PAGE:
Music Recognition

Most of us hear at least a song or two every day – and many of us hear far FAR more than that. Yet, almost none of us stop to consider how a song is built, that there is a conscious reasoning behind the music we hear that makes the difference between harmony and cacophony. This is a huge opportunity that most dancers never take advantage of. 

Continue reading “The anatomy of the song

Musicality in dancing, put simply, is the ability to change your dancing with a change in the music. To do that, you need to know how long your patterns are, and how long a particular section of music is. Enter the 8-count, the basic unit of measurement we use to tie what we dance to what we hear. 

Continue reading “Keeping Time, Part Two: Understanding the 8-Count”

You know what sucks? Going to someone for help about something, and having them spit out a bunch of big words you can’t understand and only serve to inflate their ego. That’s how I feel sometimes when I ask others about better ways to teach dance timing to students. 

Continue reading “Keeping Time, Part One: Finding the Beat”

Come on in and pull up a chair near the DJ, because this is the ‘music remixed’ edition! After all, who doesn’t wish they could dance the moves they know best to the music they love most? Thanks to the increasing number of ballroom disk jockeys out there, there’s a ballroom version of almost anything.

I’ve scoured the web and my library for some of the best ballroom remixes out there, so click that play button and start rocking to these modern tunes! 

I have a confession to make. I love music.

I mean, I really, REALLY love it. My taste for music includes everything from Enya to Eminem. My total iTunes song count numbers in the tens of thousands. I could play music non-stop for a month and never play the same song twice.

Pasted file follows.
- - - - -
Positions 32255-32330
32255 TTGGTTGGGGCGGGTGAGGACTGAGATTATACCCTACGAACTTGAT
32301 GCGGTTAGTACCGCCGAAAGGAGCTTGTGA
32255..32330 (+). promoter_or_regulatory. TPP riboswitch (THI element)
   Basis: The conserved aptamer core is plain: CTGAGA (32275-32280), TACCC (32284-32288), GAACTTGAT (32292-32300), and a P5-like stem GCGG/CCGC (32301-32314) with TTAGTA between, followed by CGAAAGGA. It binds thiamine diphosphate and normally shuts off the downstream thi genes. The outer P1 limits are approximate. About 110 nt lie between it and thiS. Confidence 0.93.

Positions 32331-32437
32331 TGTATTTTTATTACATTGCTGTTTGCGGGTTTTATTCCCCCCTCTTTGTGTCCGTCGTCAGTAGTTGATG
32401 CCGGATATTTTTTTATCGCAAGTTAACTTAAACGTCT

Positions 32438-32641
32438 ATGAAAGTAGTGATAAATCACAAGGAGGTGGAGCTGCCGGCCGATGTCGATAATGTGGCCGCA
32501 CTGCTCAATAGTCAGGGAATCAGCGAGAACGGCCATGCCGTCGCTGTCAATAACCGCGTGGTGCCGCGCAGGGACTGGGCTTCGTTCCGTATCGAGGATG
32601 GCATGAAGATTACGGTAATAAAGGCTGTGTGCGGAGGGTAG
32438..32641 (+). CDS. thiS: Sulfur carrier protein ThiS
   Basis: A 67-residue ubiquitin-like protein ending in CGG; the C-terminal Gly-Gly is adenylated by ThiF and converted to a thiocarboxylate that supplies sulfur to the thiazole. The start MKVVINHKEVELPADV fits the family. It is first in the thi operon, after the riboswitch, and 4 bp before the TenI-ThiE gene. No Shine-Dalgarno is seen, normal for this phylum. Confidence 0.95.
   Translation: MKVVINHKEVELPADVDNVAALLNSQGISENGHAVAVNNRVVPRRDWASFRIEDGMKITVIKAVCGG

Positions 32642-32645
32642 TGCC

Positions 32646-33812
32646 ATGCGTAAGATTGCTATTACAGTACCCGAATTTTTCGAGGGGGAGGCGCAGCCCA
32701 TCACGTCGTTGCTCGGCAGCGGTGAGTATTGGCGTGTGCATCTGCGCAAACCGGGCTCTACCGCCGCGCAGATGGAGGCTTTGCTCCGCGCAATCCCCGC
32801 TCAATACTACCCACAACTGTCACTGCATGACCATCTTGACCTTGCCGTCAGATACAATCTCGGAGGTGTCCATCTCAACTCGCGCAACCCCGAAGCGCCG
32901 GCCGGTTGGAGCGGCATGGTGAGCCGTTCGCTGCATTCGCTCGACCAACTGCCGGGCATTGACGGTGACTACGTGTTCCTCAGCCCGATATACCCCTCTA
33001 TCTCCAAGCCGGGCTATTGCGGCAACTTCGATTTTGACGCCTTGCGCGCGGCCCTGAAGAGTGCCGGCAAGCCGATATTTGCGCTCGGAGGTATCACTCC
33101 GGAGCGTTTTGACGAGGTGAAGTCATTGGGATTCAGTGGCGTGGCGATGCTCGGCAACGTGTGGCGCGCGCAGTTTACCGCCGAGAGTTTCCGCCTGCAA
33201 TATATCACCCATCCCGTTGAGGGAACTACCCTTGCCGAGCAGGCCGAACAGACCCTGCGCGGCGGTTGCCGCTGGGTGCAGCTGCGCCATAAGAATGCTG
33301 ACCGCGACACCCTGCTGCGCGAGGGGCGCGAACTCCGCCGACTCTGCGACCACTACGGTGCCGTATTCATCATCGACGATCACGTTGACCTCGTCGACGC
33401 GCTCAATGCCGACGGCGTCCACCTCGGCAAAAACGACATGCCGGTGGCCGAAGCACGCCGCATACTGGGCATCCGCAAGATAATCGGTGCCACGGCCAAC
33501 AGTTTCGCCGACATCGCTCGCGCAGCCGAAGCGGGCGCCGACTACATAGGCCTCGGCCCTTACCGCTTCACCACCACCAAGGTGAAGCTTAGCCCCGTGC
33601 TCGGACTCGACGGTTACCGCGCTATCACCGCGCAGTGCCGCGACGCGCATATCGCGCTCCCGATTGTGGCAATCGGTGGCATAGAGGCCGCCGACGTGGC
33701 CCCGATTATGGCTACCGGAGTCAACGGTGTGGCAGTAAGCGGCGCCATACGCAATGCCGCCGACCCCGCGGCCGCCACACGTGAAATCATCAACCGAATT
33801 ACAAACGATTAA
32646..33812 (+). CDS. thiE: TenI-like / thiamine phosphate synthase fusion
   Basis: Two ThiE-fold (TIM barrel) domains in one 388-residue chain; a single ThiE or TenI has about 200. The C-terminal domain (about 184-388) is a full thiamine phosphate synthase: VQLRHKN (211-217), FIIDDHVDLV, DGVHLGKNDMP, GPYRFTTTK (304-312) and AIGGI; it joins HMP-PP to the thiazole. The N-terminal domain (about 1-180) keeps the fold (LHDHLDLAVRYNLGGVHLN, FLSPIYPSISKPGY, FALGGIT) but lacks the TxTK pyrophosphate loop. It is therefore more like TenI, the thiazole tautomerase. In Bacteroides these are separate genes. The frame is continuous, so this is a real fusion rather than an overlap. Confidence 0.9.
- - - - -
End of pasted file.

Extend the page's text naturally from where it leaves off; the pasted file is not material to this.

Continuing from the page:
This unfortunately causes me to overlook some of the dustier gems in my collection, until I rediscover them years later. This then is my (mostly) forgotten tracks edition – the ones I don’t play nearly enough. Give them some love for me! 

What dancer isn’t looking for new music to dance to, right? Even if you prefer the same classics over and over, the reality is the musical landscape is always evolving, both socially and competitively. The dancer who doesn’t adapt to different music is a dancer quickly left behind.

This time, I’ve included some of my favourite dance songs, each focusing on a different style of ballroom. Give them a listen, and enjoy! – See “Great Music tracks”        

Ballet. Hip hop. Jazz. Contemporary. By comparison, ballroom dance is often found wanting, described as ‘stiff, flat, and lacking real self-expression.’ But an expressive dance is defined by more than range of motion alone.

True, you are compromising for your partner, sacrificing some movement so you can move better together. But there’s plenty of character that can still be conveyed, not only through each of you separately, but in the story you tell together.

While we all have our own reasons for getting into ballroom dance, odds are it has to do with a love of music. Ballroom dancing songs come in all shapes and sizes, each with its own dancing style to match, so virtually anyone can find what they’re looking for.

If you’re like me however, a time comes when you want something beyond the tired favourites played at every social. And so, the search for ever more awesome ballroom dancing songs begin.

So far in section one and section two, we’ve focused on changes in energy in ballroom dance songs, and how we can use this to determine the pace and predict where the song is going. But some styles of music can prove much more complicated then the intro-verse-chorus pattern we discussed earlier. To better understand these, we must learn about musical form. – See “Finding Patterns

One of the most frustrating barriers to becoming a great ballroom dancer is a lack of feeling for ballroom dancing music. You can know the moves, the technique, all of it, but if you can’t step on the beat or recognize where the ‘1’ is, everything still feels awkward.